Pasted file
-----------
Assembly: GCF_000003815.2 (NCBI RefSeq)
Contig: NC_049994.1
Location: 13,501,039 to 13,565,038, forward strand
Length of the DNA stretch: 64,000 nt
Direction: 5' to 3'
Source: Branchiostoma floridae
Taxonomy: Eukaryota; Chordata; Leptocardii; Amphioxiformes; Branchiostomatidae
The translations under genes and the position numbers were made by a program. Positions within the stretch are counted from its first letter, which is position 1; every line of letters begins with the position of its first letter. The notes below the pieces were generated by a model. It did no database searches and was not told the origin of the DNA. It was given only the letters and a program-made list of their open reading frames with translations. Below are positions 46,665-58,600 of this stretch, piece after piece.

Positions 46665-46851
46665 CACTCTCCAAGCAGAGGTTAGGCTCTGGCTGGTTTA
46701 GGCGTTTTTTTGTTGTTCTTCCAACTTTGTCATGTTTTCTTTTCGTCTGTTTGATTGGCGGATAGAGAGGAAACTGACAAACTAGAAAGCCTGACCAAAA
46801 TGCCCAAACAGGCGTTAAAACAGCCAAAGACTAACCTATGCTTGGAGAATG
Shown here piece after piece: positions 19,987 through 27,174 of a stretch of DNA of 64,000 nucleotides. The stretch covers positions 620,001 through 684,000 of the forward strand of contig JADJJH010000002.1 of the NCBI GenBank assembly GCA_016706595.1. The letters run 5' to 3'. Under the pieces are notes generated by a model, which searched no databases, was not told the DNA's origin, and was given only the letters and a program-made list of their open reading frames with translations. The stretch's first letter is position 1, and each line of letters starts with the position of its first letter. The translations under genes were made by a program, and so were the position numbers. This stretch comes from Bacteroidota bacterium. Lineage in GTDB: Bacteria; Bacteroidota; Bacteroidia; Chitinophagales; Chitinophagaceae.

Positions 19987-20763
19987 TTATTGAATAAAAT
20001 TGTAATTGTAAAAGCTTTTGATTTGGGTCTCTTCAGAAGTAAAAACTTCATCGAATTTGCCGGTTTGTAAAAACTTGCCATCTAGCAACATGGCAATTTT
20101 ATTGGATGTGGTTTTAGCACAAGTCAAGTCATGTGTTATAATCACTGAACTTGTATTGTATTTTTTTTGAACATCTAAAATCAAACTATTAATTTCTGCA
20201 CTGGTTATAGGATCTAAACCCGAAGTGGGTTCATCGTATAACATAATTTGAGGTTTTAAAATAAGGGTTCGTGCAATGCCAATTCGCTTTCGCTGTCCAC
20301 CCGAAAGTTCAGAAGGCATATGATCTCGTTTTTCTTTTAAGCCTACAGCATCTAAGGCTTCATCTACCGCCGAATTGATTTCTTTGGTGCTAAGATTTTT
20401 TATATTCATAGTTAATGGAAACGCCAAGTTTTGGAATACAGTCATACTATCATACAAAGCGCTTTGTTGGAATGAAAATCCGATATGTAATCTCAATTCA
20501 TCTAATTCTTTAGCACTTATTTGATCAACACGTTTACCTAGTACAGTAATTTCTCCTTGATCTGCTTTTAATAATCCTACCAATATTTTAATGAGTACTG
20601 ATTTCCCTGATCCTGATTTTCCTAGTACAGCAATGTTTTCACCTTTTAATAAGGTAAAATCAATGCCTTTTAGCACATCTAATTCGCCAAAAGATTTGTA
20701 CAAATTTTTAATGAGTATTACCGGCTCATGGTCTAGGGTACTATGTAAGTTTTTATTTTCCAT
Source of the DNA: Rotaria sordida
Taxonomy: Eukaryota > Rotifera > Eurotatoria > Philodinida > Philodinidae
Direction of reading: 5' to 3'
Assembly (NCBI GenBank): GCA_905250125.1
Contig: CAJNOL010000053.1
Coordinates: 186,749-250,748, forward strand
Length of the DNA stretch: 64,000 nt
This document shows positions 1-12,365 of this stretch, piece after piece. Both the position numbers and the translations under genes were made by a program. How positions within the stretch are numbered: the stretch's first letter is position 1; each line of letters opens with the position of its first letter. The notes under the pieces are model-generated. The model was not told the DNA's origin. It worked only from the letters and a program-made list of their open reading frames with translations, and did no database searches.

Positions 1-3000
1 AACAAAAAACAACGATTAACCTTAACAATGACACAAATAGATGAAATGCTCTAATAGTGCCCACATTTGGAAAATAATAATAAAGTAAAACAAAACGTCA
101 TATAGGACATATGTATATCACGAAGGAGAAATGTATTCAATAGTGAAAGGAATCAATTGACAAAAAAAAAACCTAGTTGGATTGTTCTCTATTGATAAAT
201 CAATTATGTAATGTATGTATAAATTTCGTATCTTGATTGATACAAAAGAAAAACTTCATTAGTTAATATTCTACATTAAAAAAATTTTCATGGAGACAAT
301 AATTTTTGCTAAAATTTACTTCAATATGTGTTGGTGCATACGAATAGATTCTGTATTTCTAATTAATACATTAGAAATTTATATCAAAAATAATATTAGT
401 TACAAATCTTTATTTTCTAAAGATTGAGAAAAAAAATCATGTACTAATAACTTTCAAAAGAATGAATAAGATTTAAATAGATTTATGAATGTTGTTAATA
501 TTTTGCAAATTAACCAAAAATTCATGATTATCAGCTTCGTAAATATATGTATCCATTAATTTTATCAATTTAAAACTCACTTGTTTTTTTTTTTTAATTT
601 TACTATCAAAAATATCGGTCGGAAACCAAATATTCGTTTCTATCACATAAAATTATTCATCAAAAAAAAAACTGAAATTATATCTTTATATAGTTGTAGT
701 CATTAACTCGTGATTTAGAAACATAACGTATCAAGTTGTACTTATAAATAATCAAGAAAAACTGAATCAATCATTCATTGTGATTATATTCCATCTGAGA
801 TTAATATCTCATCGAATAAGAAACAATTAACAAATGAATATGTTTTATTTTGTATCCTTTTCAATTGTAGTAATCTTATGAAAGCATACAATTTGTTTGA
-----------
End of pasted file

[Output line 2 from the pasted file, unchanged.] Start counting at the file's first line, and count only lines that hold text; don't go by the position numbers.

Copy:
Contig: NC_049994.1